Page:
Back in October and November, when I was a newbie at the breast cancer clinic, and still going through the am I going to die? phase, I used to watch the 'graduates' breeze into the waiting room with a huge degree of envy.
These were the ladies coming back for their check ups. Often they sported short, gamine, post chemo hair styles. They looked confident and healthy. The breast nurses would greet them by name, give them a big hug and make a fuss of them.
Meanwhile, I'd be sitting, pale faced and traumatised, waiting for the results of my MRI scan, or lymph biopsy, or whatever, thinking one day, maybe, that'll be me: through the worst and out the other side.
Well, today it's my turn.
I have an appointment with my consultant, who haven't seen for two months.
The way the whole cancer thing works is like a conveyor belt. Your consultant surgeon does the initial diagnostic work and the operation. They then hand you over to the oncologist. They, in turn, pass you over to the radiotherapist, and when they've done with you, you get sent back to the consultant surgeon again for 'check up and sign off'.
I've been looking forward to it. Because once this one's out of the way, I don't have another hospital appointment for six whole months. I'd been planning to take chocolates for the nurses, and make a mini party out of the event.
But now I'm scared.
What if I don't graduate? What if I discover that I've failed, that I'm not 'all clear' and I have to start again at the beginning?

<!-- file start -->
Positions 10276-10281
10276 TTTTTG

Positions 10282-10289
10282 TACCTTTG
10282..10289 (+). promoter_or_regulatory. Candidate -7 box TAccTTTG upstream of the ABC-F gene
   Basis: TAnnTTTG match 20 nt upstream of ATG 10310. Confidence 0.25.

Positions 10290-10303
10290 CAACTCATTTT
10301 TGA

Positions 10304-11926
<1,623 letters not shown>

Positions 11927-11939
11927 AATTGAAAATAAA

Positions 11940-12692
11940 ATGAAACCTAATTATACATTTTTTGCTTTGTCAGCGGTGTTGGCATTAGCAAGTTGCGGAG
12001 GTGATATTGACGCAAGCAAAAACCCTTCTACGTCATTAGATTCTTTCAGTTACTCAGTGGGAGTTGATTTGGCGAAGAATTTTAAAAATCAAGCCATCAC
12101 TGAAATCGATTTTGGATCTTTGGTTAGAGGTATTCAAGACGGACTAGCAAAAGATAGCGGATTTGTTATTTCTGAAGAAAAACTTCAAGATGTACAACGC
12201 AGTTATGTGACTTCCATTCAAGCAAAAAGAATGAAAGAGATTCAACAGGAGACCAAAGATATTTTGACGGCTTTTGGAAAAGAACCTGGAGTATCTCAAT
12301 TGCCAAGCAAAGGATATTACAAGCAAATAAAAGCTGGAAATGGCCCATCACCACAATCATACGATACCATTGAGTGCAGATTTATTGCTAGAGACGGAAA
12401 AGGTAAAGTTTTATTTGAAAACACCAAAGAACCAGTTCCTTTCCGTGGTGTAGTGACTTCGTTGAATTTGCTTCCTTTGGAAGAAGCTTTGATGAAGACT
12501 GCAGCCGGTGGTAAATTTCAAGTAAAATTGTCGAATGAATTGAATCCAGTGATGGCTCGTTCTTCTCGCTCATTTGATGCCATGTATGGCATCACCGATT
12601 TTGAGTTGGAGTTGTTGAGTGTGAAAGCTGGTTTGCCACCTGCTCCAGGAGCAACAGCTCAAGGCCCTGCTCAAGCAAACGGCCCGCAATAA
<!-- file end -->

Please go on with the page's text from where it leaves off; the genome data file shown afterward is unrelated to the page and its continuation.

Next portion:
I've just started to move on from the whole cancer thing. It's been feeling a bit like that episode of Dallas, where Bobby steps out of the shower and realises that the whole of the previous series has been a dream. It all feels like the last three months all happened to someone else.
My lefty is all healed, and looking pretty good (well, it wasn't perfect to start off with, but at least it doesn't scare the children if they walk in when I'm having a bath). At the moment, I seem to have virtually no Tamoxifen side effects. I'm pretty much back to 'normal'.
Right now, I have that familiar knot of anxiety in my stomach (the one that feels very much like an alcohol craving). In fact, if it wasn't ten thirty in the morning I'd crack open a Becks Blue.
I'd reassured Mr SM, breezily, that he didn't need to take time off work to come with me, as it was all 'routine.' Now I'm regretting that.
I can't go over it. I can't go under it. I have to go through it.
Wish me luck.